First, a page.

Contrary to what’s asserted in a recent anonymous East Bay Times editorial, Alamedans know that:
- Councilwoman Marilyn Ashcraft voted for the current six-year public safety contract (ending December 2021) along with Councilmen Frank Matarrese and Jim Oddie. That vote passed 3-2, with Councilman Tony Daysog and I opposing.
- Ashcraft voted for hiring sworn (versus nonsworn) firefighters to do inspections, along with Vice Mayor Malia Vella and Oddie, another 3-2 vote, with Matarrese and I opposing. If the three positions were instead filled with nonsworn firefighters, city staff estimated a $300,000 annual savings. Therefore, the positions could be paid for without dipping into the General Fund and would not have to pay higher pension costs. Other cities use nonsworn firefighters for such inspections.
- Ashcraft voted for the approximately $945,000 settlement agreement with former City Manager Jill Keimach, which also passed 3-2, with Ashcraft, Matarrese and Oddie supporting and Vella and I opposing.
- Ashcraft voted for the Modernization Utility Tax (Measure K1 of November 2016), which the Alameda council approved 4-1, with myself opposing. Alameda’s employees’ wages are based on a unique formula referred to as the Balanced Revenue Index (BRI), composed of five revenue sources — including the utility users tax. The utility tax had been a component that was decreasing over time but shifted to a growth component with the passage of this tax, thereby increasing salaries and pension liabilities.
- Ashcraft voted for the proposed 0.5 percent sales tax with no expiration date (the city’s Measure F this Nov. 6), raising Alameda’s sales tax to 9.75 percent, higher than Oakland and San Francisco, along with all the other council members except myself, a 4-1 vote. It is noteworthy that Alameda council candidates Chen, Daysog, Knox White and Matz also oppose Measure F, agreeing with me.
Alameda’s current General Fund five-year forecast projects a budget deficit by fiscal year 2019-20, increasing to a $4.7 million dollar deficit by fiscal year 2021-22. As Kevin Kennedy, our city’s treasurer, and Kevin Kearney, our city auditor, recently stated, “City staff say there is a $300 million backlog of work that needs to be done to keep our storm drains from polluting the bay; keep our water, parks and buildings safe; and maintain our streets and sidewalks.
“… Also, retiree medical benefits for city employees are underfunded by more than $100 million and continue to grow at a rate faster than the city’s revenues come in. And pension plans for city employees are underfunded by more than $200 million, resulting in pension payments consuming millions of dollars more of the city’s revenue every year for the next decade and beyond. … This is not sound fiscal management.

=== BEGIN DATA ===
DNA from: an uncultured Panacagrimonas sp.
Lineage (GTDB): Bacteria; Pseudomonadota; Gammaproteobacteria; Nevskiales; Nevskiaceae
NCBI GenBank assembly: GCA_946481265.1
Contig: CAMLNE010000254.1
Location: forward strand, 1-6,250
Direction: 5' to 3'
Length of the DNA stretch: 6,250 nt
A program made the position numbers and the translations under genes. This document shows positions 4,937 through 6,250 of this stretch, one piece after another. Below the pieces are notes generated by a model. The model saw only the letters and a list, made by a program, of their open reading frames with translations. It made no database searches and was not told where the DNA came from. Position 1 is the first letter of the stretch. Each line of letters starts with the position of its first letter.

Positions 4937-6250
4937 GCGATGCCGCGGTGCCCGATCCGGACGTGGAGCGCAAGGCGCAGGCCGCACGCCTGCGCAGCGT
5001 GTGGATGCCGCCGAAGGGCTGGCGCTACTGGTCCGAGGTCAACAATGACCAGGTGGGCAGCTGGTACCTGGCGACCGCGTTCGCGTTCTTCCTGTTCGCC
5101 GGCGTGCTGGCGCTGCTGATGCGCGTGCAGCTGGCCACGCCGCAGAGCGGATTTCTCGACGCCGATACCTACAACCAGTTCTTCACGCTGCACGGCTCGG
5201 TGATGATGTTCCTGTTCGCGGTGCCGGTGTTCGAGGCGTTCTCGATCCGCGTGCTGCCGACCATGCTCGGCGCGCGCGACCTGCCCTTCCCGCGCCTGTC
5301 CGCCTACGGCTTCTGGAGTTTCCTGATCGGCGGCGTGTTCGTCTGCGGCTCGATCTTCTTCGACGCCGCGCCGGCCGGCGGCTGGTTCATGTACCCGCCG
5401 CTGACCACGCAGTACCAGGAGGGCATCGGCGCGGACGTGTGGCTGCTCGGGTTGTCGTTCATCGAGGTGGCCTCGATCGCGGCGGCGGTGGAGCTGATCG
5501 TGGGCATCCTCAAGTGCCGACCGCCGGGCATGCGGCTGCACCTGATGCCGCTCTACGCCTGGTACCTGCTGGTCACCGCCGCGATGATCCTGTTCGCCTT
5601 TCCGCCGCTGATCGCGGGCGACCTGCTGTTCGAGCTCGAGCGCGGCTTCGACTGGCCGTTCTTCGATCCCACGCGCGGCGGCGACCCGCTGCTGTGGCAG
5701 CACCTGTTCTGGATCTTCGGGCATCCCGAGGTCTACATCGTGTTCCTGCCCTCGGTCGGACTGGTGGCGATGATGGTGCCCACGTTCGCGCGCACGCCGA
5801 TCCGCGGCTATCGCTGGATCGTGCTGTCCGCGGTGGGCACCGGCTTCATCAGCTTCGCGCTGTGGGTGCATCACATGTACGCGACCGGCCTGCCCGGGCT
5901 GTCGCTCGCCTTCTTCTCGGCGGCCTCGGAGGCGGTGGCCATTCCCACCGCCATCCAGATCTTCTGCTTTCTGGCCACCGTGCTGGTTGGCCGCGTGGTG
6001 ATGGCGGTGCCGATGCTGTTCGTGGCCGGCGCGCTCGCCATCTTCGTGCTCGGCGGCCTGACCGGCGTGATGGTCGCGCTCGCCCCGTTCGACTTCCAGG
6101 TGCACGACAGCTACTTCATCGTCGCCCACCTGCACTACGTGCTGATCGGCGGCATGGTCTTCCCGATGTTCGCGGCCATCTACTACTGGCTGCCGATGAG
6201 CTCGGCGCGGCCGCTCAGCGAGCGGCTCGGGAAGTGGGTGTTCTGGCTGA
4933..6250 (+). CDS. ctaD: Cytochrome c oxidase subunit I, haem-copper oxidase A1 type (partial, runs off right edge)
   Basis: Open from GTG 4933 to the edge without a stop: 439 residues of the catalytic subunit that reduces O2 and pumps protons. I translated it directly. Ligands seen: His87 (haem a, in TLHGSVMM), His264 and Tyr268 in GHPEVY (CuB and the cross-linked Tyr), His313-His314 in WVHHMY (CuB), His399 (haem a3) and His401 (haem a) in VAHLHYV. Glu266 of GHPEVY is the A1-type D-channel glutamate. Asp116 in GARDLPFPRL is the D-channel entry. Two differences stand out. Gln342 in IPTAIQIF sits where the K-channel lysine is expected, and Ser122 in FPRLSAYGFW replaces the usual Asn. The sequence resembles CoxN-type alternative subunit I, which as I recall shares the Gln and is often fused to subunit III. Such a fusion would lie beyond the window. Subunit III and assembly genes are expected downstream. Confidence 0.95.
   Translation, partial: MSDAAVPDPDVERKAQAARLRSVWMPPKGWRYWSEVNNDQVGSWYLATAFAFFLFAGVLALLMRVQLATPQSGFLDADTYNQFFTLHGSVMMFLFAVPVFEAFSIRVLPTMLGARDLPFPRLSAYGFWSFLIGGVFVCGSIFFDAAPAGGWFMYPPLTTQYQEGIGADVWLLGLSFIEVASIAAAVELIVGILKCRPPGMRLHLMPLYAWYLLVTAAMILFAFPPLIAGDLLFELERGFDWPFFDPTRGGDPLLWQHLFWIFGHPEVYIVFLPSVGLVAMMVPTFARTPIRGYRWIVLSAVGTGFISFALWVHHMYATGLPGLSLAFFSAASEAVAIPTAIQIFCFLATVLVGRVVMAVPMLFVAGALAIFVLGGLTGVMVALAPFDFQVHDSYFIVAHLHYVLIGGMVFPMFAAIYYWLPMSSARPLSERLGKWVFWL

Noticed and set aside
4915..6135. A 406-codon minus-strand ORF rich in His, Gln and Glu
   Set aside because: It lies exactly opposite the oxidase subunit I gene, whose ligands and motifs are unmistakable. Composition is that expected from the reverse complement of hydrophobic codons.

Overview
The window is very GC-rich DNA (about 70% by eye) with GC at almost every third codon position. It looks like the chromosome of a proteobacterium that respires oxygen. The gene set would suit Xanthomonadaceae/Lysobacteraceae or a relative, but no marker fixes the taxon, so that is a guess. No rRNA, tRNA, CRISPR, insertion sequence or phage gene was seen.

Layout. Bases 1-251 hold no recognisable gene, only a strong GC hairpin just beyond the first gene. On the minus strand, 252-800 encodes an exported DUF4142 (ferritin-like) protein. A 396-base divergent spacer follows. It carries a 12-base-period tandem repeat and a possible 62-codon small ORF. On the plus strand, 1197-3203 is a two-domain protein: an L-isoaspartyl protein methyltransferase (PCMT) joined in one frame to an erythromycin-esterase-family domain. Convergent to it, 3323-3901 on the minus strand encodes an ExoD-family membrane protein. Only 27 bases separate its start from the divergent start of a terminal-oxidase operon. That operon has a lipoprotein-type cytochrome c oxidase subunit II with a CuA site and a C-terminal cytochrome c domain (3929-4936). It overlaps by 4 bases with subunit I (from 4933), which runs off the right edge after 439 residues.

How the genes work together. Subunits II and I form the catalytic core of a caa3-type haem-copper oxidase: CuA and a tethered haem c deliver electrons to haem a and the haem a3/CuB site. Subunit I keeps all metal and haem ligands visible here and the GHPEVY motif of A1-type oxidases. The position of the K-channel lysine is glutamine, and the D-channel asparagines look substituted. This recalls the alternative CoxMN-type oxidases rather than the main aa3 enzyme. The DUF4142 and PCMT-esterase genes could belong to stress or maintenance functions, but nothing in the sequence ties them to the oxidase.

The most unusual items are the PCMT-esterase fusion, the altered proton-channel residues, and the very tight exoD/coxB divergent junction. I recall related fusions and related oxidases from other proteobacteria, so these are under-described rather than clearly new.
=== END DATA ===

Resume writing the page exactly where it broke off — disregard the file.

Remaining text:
“The structural problems in the budget must be addressed. Not facing these issues head-on just kicks the can down the road, and asking for citizens to pay more for basic services or pass tax measures is merely a Band-Aid, not a substantial long-term fix. … You should expect better and demand that elected leaders operate in a fiduciary capacity to protect our interests and do all they can to fulfill their responsibility as fiduciaries.”
I agree with our treasurer and auditor that Alameda’s current fiscal direction, “is not sound fiscal management” and “the structural problems in the budget must be addressed,” and my votes reflect that. As shown above, I am regularly outvoted by the majority of City Council on financial issues. However, Ashcraft is regularly, if not always, in the council majority on financial decisions. Thus the anonymous editorial’s claim that a vote for Ashcraft is one for “meaningful change” is not supported by the facts (e.g. her past votes).
The anonymous editorial also criticizes me for not doing more as mayor and then argues against a strong-mayor system. The demand that I do more under our current system would violate our city charter. Thankfully, Alamedans will analyze the facts rather than relying upon baseless rhetoric.
As your mayor, I promise to continue to always vote for Alamedans’ best long-term interests, including fiscal ones. I am a dedicated, compassionate, hands-on leader who appreciates your input. Together we are leading Alameda to new opportunities. I am asking for your vote and continued support as your mayor. Let’s do it again! Contact our campaign at Trish@MayorTrish.com, 510-863-4496 or #ThePeoplesMayorTrish.
Alameda Mayor Trish Spencer is running for re-election Nov. 6.